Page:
Now, as businesses and cities across the country and in Iowa are in the process of reopening, leaders in the private and public sectors have made one thing clear: The economy won’t fully recover unless women can fully participate.

Therein lies the million-dollar question: What needs to be done to ensure that the post-pandemic recovery is equitable for all, especially women? 

We asked a similar question in our annual women’s survey earlier this year. About 130 people responded with different ideas, and we talked with Dawn Oliver Wiand, executive director of the Iowa Women’s Foundation, and Amanda Young, chief human resources officer at Bankers Trust, to help contextualize answers. 

“Before [the pandemic], we had a workforce shortage and we had a child care shortage, and we truly believe they’re interrelated,” Oliver Wiand said. “If we have a workforce shortage, we’re going to have to figure out how to get more women back in. And we can do that with family-friendly policies, quality, affordable child care, and work flexibility. It’s going to be essential if we want our businesses and our state to be able to recover and continue to grow.”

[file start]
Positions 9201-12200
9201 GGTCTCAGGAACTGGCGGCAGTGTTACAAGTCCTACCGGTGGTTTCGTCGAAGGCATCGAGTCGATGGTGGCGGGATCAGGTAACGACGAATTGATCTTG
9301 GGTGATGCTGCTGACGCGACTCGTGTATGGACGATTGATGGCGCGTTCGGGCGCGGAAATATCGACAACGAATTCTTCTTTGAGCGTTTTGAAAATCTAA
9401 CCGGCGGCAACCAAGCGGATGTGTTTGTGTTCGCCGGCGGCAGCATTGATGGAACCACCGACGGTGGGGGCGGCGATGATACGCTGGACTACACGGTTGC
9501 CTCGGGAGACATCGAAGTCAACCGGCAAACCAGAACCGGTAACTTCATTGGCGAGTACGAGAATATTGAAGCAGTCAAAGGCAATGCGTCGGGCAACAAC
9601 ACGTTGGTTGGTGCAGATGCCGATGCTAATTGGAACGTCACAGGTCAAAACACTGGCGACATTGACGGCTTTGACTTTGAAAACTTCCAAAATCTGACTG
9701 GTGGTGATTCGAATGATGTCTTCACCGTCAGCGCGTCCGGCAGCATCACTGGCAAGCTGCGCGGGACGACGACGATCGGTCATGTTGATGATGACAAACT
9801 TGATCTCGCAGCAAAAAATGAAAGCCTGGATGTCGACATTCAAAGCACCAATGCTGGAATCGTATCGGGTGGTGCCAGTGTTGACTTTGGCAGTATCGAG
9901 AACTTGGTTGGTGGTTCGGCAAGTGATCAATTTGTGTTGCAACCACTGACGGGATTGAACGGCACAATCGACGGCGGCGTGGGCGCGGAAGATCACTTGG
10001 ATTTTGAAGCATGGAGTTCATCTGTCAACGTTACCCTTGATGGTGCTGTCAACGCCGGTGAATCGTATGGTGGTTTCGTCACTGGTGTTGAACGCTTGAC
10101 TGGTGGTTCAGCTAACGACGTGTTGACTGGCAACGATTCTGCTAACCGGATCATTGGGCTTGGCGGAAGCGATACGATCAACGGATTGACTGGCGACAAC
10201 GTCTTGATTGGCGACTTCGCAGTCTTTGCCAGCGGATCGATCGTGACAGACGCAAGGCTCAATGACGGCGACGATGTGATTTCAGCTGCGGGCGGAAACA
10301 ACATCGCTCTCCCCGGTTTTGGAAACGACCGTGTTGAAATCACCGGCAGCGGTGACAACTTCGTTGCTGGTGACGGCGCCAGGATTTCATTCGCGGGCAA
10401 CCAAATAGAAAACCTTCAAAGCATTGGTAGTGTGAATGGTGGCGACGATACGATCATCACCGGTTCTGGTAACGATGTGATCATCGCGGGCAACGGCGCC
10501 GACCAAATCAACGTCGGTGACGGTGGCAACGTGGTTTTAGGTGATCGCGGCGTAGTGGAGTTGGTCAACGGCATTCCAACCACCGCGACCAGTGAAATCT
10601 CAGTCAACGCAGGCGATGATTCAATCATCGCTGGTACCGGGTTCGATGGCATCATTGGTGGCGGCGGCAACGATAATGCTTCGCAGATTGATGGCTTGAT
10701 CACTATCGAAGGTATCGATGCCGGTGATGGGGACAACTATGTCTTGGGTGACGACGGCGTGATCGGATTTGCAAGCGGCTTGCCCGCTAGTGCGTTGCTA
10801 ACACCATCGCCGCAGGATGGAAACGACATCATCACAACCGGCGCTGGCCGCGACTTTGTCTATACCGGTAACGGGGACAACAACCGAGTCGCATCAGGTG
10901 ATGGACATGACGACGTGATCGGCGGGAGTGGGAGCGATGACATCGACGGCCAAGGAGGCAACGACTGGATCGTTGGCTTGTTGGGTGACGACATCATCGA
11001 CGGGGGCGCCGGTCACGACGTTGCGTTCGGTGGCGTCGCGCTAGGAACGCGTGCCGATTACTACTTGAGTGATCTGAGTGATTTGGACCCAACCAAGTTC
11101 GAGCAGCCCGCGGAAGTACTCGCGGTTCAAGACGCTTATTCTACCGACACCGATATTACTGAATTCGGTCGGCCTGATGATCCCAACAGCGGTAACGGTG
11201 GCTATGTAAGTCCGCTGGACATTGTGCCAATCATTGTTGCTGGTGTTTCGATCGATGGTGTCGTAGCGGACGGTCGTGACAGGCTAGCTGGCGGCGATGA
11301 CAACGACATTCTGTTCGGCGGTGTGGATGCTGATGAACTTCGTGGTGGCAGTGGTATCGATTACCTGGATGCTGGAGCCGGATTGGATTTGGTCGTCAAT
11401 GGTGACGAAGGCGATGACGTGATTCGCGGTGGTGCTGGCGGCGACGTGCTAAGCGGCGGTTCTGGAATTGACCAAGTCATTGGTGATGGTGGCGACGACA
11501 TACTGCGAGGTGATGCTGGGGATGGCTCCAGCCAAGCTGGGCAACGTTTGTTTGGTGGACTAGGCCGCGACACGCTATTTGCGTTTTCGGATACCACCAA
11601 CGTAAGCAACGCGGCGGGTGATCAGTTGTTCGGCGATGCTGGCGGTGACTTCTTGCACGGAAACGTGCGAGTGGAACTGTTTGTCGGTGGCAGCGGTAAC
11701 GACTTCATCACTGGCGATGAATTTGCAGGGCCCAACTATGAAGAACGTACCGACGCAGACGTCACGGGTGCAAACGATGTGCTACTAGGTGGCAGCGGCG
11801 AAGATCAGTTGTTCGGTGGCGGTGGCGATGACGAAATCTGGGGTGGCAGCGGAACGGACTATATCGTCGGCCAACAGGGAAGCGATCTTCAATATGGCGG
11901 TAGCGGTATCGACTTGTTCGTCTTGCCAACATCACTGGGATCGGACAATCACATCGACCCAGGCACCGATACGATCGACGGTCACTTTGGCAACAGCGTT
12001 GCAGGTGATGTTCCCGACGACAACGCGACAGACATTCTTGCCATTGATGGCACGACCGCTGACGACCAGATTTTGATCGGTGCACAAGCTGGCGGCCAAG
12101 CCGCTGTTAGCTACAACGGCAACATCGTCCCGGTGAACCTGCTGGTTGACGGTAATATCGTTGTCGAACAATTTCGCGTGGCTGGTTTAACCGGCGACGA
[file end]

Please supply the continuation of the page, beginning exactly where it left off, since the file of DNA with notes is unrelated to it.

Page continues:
Flexibility

More than 45% of our survey respondents mentioned that flexible work policies were a must. 

“It is critical that companies offer flexibility in work schedules. This has a direct benefit to women, who tend to be the primary caretakers at home.”


“As the pandemic lifts, enable as much flexibility as possible regarding where, when and how women work – as long as the work is getting done. Encourage businesses to form collaborations with other businesses to offer discounted day care to their employees.” 


“If you give women the flexibility to make their work match their life (vs. rearranging their life to manage their work,) you will not only have a better work product but a more loyal employee that feels empowered and appreciated.”